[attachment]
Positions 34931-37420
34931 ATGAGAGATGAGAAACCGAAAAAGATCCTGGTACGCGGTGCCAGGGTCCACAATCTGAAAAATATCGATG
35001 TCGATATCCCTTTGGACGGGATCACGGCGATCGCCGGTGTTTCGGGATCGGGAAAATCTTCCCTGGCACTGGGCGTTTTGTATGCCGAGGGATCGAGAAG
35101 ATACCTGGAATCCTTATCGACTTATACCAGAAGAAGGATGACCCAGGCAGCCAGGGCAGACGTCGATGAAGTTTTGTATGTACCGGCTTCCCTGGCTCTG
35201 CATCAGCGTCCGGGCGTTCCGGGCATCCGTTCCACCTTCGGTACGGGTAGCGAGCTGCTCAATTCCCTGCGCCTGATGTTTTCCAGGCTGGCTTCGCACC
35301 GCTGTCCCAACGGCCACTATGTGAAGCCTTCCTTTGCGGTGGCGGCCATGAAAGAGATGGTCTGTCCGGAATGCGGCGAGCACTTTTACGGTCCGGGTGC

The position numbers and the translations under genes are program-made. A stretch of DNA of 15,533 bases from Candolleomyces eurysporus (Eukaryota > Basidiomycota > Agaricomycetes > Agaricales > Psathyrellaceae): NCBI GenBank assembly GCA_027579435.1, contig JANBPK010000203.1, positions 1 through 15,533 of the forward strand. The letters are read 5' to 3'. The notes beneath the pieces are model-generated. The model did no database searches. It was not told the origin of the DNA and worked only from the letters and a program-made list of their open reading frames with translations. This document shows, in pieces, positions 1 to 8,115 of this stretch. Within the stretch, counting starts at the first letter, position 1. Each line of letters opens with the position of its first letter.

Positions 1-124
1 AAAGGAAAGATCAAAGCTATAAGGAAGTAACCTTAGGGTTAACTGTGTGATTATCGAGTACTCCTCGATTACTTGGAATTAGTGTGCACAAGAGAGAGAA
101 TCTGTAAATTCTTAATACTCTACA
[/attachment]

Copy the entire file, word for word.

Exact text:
Positions 34931-37420
34931 ATGAGAGATGAGAAACCGAAAAAGATCCTGGTACGCGGTGCCAGGGTCCACAATCTGAAAAATATCGATG
35001 TCGATATCCCTTTGGACGGGATCACGGCGATCGCCGGTGTTTCGGGATCGGGAAAATCTTCCCTGGCACTGGGCGTTTTGTATGCCGAGGGATCGAGAAG
35101 ATACCTGGAATCCTTATCGACTTATACCAGAAGAAGGATGACCCAGGCAGCCAGGGCAGACGTCGATGAAGTTTTGTATGTACCGGCTTCCCTGGCTCTG
35201 CATCAGCGTCCGGGCGTTCCGGGCATCCGTTCCACCTTCGGTACGGGTAGCGAGCTGCTCAATTCCCTGCGCCTGATGTTTTCCAGGCTGGCTTCGCACC
35301 GCTGTCCCAACGGCCACTATGTGAAGCCTTCCTTTGCGGTGGCGGCCATGAAAGAGATGGTCTGTCCGGAATGCGGCGAGCACTTTTACGGTCCGGGTGC

The position numbers and the translations under genes are program-made. A stretch of DNA of 15,533 bases from Candolleomyces eurysporus (Eukaryota > Basidiomycota > Agaricomycetes > Agaricales > Psathyrellaceae): NCBI GenBank assembly GCA_027579435.1, contig JANBPK010000203.1, positions 1 through 15,533 of the forward strand. The letters are read 5' to 3'. The notes beneath the pieces are model-generated. The model did no database searches. It was not told the origin of the DNA and worked only from the letters and a program-made list of their open reading frames with translations. This document shows, in pieces, positions 1 to 8,115 of this stretch. Within the stretch, counting starts at the first letter, position 1. Each line of letters opens with the position of its first letter.

Positions 1-124
1 AAAGGAAAGATCAAAGCTATAAGGAAGTAACCTTAGGGTTAACTGTGTGATTATCGAGTACTCCTCGATTACTTGGAATTAGTGTGCACAAGAGAGAGAA
101 TCTGTAAATTCTTAATACTCTACA